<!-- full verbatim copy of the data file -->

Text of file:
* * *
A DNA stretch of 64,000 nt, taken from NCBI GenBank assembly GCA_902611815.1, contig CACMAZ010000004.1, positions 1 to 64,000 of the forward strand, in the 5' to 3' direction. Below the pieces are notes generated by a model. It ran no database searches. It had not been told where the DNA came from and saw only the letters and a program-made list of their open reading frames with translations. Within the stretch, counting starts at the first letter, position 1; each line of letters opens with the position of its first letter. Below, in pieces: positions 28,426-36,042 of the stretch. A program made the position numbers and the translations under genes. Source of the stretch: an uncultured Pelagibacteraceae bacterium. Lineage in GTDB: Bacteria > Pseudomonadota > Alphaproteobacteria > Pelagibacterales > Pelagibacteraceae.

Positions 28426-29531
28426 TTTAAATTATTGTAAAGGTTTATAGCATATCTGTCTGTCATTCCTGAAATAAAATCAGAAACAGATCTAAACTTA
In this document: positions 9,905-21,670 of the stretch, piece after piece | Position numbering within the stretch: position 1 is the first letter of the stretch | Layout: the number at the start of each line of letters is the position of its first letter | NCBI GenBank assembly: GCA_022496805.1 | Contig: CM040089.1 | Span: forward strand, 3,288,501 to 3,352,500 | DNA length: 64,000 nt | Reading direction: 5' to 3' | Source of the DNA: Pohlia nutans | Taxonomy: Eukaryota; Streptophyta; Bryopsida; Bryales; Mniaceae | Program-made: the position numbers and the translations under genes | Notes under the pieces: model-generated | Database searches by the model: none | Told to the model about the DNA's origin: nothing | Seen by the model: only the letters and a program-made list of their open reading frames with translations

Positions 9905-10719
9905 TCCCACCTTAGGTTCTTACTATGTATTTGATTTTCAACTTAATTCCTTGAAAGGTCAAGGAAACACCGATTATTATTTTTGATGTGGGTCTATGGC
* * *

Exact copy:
A DNA stretch of 64,000 nt, taken from NCBI GenBank assembly GCA_902611815.1, contig CACMAZ010000004.1, positions 1 to 64,000 of the forward strand, in the 5' to 3' direction. Below the pieces are notes generated by a model. It ran no database searches. It had not been told where the DNA came from and saw only the letters and a program-made list of their open reading frames with translations. Within the stretch, counting starts at the first letter, position 1; each line of letters opens with the position of its first letter. Below, in pieces: positions 28,426-36,042 of the stretch. A program made the position numbers and the translations under genes. Source of the stretch: an uncultured Pelagibacteraceae bacterium. Lineage in GTDB: Bacteria > Pseudomonadota > Alphaproteobacteria > Pelagibacterales > Pelagibacteraceae.

Positions 28426-29531
28426 TTTAAATTATTGTAAAGGTTTATAGCATATCTGTCTGTCATTCCTGAAATAAAATCAGAAACAGATCTAAACTTA
In this document: positions 9,905-21,670 of the stretch, piece after piece | Position numbering within the stretch: position 1 is the first letter of the stretch | Layout: the number at the start of each line of letters is the position of its first letter | NCBI GenBank assembly: GCA_022496805.1 | Contig: CM040089.1 | Span: forward strand, 3,288,501 to 3,352,500 | DNA length: 64,000 nt | Reading direction: 5' to 3' | Source of the DNA: Pohlia nutans | Taxonomy: Eukaryota; Streptophyta; Bryopsida; Bryales; Mniaceae | Program-made: the position numbers and the translations under genes | Notes under the pieces: model-generated | Database searches by the model: none | Told to the model about the DNA's origin: nothing | Seen by the model: only the letters and a program-made list of their open reading frames with translations

Positions 9905-10719
9905 TCCCACCTTAGGTTCTTACTATGTATTTGATTTTCAACTTAATTCCTTGAAAGGTCAAGGAAACACCGATTATTATTTTTGATGTGGGTCTATGGC